U.N. worried about Falluja civilians ahead of Iraqi offensive | Reuters

UNITED NATIONS The United Nations expressed concern about some 50,000 people still in Falluja as Iraqi government forces clashed with Islamic State militants near the city, a U.N. spokesman said on Monday.

Reuters May 24, 2016 02:00:07 IST
U.N. worried about Falluja civilians ahead of Iraqi offensive
| Reuters

UN worried about Falluja civilians ahead of Iraqi offensive
 Reuters

UNITED NATIONS The United Nations expressed concern about some 50,000 people still in Falluja as Iraqi government forces clashed with Islamic State militants near the city, a U.N. spokesman said on Monday.

Iraqi Prime Minister Haider al-Abadi on Sunday announced the launching of an offensive to retake the Islamic State stronghold of Falluja after the military told residents to leave before fighting started.

"We're very concerned about the fate of the civilians that remain in Falluja as the military operations are undertaken," U.N. spokesman Stephane Dujarric told reporters.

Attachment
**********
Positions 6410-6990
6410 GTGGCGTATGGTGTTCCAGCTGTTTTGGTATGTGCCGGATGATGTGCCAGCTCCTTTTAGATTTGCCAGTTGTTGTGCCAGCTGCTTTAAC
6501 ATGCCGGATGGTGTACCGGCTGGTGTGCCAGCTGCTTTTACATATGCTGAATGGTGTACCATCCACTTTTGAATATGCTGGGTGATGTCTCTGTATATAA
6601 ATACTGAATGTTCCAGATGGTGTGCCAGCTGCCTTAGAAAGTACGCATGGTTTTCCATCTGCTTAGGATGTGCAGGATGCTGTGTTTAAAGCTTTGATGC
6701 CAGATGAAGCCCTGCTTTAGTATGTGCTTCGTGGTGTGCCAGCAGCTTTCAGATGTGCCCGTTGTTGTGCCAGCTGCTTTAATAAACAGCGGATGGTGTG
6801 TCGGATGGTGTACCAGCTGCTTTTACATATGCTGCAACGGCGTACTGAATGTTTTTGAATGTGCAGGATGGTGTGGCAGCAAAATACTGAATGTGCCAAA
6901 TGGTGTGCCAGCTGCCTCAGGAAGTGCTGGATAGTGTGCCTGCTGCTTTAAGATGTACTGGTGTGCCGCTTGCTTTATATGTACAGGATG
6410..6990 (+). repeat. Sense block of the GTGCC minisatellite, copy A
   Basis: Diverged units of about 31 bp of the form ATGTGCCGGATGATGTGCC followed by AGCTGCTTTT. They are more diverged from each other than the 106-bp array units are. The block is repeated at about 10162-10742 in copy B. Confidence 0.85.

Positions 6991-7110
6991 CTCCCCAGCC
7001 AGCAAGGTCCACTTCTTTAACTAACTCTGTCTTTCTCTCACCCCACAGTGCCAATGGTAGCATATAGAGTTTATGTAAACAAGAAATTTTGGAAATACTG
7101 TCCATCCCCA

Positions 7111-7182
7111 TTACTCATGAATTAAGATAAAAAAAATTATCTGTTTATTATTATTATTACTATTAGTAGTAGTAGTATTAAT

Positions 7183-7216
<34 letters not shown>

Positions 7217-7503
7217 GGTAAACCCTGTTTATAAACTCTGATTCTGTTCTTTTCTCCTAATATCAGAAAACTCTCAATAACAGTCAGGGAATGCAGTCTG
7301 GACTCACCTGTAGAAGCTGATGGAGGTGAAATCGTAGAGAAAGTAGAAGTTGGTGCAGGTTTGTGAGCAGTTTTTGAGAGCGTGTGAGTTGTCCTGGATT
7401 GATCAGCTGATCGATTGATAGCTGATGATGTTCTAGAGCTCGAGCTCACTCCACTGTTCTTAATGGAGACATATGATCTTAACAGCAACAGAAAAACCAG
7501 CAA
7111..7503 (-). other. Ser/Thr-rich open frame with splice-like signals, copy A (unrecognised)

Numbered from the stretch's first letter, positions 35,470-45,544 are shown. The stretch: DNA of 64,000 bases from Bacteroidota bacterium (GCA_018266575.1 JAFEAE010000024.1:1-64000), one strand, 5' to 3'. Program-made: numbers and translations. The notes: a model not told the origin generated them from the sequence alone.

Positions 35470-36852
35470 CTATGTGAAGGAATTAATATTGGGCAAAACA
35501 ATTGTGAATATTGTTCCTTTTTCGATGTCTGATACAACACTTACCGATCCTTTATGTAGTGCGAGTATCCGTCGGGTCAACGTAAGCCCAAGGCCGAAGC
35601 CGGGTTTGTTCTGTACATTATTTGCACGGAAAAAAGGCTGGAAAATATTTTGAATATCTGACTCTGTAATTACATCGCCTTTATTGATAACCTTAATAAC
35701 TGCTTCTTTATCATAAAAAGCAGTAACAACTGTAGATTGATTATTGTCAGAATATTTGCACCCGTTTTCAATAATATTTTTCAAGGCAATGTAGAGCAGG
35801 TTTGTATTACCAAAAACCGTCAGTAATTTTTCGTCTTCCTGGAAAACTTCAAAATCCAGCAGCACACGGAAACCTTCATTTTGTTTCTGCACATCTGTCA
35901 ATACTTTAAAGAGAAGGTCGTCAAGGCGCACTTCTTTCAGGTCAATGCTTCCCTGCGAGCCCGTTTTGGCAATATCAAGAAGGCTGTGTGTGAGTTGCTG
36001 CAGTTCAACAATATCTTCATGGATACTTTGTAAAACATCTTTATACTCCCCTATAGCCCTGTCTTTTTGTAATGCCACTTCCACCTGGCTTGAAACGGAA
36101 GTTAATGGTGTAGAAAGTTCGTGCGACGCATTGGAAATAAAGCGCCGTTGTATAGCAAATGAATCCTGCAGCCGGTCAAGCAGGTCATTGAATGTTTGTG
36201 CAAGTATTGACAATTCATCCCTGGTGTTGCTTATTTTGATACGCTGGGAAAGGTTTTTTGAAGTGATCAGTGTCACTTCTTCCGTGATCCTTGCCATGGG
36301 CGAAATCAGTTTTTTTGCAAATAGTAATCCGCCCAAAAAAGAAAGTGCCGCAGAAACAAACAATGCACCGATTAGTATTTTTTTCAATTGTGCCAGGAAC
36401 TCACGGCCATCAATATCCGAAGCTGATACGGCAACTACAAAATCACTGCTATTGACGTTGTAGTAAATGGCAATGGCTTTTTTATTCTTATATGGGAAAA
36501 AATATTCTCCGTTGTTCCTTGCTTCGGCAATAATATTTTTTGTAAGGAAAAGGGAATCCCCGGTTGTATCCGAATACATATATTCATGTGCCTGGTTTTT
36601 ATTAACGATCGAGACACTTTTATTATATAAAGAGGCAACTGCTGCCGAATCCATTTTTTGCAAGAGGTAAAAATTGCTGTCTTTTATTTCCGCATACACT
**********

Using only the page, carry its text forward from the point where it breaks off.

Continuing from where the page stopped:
"Our estimate is that there are around 50,000 civilians in Falluja," he said. "The humanitarian situation obviously remains very fluid."

The U.N. estimate of 50,000 civilians in Falluja is lower than an Iraqi figure, and slightly below a recent U.S. military estimate of 60,000 to 90,000. About 300,000 people lived in the Euphrates River city before the current war.

Iraqi forces have surrounded Falluja since last year but focused most combat operations on IS-held territories further west and north. The authorities have pledged to retake Mosul, the north's biggest city, this year in keeping with a U.S. plan to oust IS from their de facto capitals in Iraq and Syria.

Dujarric said the United Nations was working with local humanitarian partners to assess the needs and pattern of movement of civilians still in Falluja, a bastion of Sunni Muslim jihadists 50 km (30 miles) from Baghdad that was the first city to fall to Islamic State in January 2014.

"Civilians are under great danger as they try to flee," he said. "It's important that they have some safe corridors."

One of the biggest problems facing fleeing civilians, Dujarric added, is the rising temperatures in Iraq and the risk of dehydration.

(Reporting by Louis Charbonneau; Editing by Diane Craft)

This story has not been edited by Firstpost staff and is generated by auto-feed.

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